Airpocalypse: What Delhi Can Learn From Beijing’s War On Pollution
Delhi is choking in a toxic haze, its air has been 45% more polluted than Beijing since 2014.
At the time of publishing this story, Delhi’s air quality index reads a ‘hazardous’ 552. While that of the notoriously noxious Beijing stands at a pleasant 25. The China reading is not State-sponsored, it’s from the US Embassy’s air quality index, because we inherently don’t trust all things Chinese.
Even though Beijing has the worst reputation, data from the World Health Organisation suggests, Delhi’s air has been 45 percent more polluted than the Chinese capital from 2014.
What happened? How did Delhi steal the ‘dirty crown’ mantle from Beijing, for good?
Delhi Debates While Beijing Beats Pollution
The air in Beijing and most of eastern China remains noxious by WHO standards but 2015 was the cleanest and freshest air, which Beijing residents breathed in a long, long time.
Last week, like Delhi, Beijing too was battling its season’s worst air quality; the particulate matter in its air was still 1.5 times lesser than New Delhi’s.
There Are Going To Be No Quick Fixes, China’s ‘Red Alerts’ Mean Real Progress
Devise a System of Smog Alert and Penalise Offenders Severely
After 2013, that’s when China stopped living in denial about the smoggy soup its population was living in, they came up with the National Air Pollution Action Plan, a four-level alert system and a reserve of 7.5 trillion rupees (760 billion yuan) to get its act together. At the core of that is a scheme to cut back coal use in the big metropolitan regions and restrict car emissions.
The highest mark, the ‘red alert’ which has been issued twice in the last three years when the air quality index touched the 200 mark, warrants a complete shutdown of the city.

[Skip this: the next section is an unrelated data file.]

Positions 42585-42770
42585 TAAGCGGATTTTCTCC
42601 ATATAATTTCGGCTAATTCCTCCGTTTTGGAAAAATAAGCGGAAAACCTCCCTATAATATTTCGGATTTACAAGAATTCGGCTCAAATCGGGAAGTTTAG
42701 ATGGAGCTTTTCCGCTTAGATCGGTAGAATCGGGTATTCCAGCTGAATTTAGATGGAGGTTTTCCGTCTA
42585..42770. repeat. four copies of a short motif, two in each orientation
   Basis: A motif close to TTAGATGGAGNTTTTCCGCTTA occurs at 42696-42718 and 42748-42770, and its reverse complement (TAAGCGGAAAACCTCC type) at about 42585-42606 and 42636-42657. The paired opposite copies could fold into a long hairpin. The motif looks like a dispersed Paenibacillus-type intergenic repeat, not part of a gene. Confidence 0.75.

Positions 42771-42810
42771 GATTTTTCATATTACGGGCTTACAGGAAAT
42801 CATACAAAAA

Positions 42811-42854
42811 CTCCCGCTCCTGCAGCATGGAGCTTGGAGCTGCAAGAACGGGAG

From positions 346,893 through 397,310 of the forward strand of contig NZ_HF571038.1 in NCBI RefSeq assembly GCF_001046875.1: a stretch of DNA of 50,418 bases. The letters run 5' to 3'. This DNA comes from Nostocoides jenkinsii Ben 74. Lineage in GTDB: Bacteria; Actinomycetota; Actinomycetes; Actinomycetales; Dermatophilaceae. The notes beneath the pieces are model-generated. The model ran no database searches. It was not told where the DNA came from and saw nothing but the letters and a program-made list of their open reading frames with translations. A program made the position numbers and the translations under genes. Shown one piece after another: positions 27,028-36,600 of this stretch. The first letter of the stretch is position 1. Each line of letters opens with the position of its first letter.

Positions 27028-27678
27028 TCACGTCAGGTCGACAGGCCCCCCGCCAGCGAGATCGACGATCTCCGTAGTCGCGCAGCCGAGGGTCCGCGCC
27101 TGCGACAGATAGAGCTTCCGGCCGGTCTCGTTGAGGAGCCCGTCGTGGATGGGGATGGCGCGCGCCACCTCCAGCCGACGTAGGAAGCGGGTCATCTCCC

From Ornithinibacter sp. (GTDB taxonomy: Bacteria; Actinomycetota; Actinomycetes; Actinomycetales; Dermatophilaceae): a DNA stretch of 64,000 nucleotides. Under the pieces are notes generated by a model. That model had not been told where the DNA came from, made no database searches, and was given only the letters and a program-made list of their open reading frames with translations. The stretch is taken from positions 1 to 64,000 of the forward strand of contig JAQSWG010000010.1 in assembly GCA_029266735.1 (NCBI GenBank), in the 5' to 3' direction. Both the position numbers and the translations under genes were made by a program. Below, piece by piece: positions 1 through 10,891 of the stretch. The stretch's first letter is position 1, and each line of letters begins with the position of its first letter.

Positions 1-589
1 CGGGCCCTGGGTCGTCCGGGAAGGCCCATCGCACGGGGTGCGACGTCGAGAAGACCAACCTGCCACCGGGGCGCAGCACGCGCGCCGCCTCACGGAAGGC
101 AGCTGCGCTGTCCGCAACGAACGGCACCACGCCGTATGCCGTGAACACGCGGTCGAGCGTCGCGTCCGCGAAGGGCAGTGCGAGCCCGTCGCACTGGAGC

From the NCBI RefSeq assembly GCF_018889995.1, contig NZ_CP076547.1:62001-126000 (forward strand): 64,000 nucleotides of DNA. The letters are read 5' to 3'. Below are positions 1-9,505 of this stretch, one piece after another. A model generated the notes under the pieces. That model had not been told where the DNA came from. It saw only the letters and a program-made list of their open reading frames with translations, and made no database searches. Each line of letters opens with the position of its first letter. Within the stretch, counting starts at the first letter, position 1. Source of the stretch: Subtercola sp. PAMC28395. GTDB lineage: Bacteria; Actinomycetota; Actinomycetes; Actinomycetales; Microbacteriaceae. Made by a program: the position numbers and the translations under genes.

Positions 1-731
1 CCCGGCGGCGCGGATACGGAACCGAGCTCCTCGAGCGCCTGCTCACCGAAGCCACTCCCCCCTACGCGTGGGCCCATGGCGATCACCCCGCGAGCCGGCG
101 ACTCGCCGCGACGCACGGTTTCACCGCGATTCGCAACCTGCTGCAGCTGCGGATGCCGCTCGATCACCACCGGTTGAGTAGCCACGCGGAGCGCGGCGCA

The cost of disobedience in China is severe. If there is a factory which releases illegal emission for 10 days, the penalty is 10 times bigger.
China’s addiction with burning coal accounts for 60 percent of the PM 2.5 in their country; for the first time in this century, burning coal declined in 2014 compared to 2013.
Back in New Delhi, the number of private vehicles on the streets grow by a whopping 1,400 a day! To top it, the law is such that car manufacturers are required to fit only basic emission-cutting apparatus in their vehicles.
Indians Have the Weakest Lungs yet 'Air Pollution' Does Not Make It to the Election Manifesto
Compared to China’s population, our lung capacity is terribly low. In fact, WHO has said that Indians have the weakest lungs in the whole world and the highest global death rate from respiratory diseases, like asthma. For years, this poor lung function was thought to be genetic in Indians but a massive 2010 study found that children of Indian origin living in the United States had much better lung capacity than those in Delhi. It’s the air and not our DNA.
And still the level of awareness about the toxicity of smog is abysmally low in India. Air purifiers are still seen as fancy things for the rich and even those with dire health conditions don’t don masks.
Compare That With China:
- People don’t step out of their homes without high-grade masks if the skies are smoky.
- Most offices in Beijing and Shanghai regularly distribute superior air-filter masks to the staff, install air purification units in their premises so the people breathe fresh, clean air for the eight to ten hours they are at work.
- Schools have done the same. Some international schools have gone ahead and built indoor pollution-free stadiums so the AQI (air quality index) doesn’t hinder childhood.
In India, neither the Modi government nor Kejriwal’s AAP, both of which stormed to power, didn’t list curbing pollution as an election priority.
Los Angeles Was a Smog Town Like Delhi Till 1970
Enter the Clean Air Act
The first smog attack post the World War II in LA was so bad that people thought it was the Japanese starting chemical warfare. As the population spiked, economy thrived and the number of cars reached two million by 1950, LA started slipping into a toxic haze. The government came up with a formula:
Step 1: Face facts, accept them and own them. So in official lingo, it was never hazy or overcast, it was always smoggy.
Step 2: The Clean Air Act was passed in 1963, it set up an air quality standard and the government then did whatever it takes to reach that limit. Car manufacturers had to comply with stringent emission standards as well.
Step 3: By 2030, California aims to have goods with ‘zero emission’ technology.
There are many ways which will make Delhi breathable once again, let’s hope our policymakers get their act together to deal with this epidemic.
Related Read: Your 8-Point Guide to Surviving Delhi's Deadly Pollution
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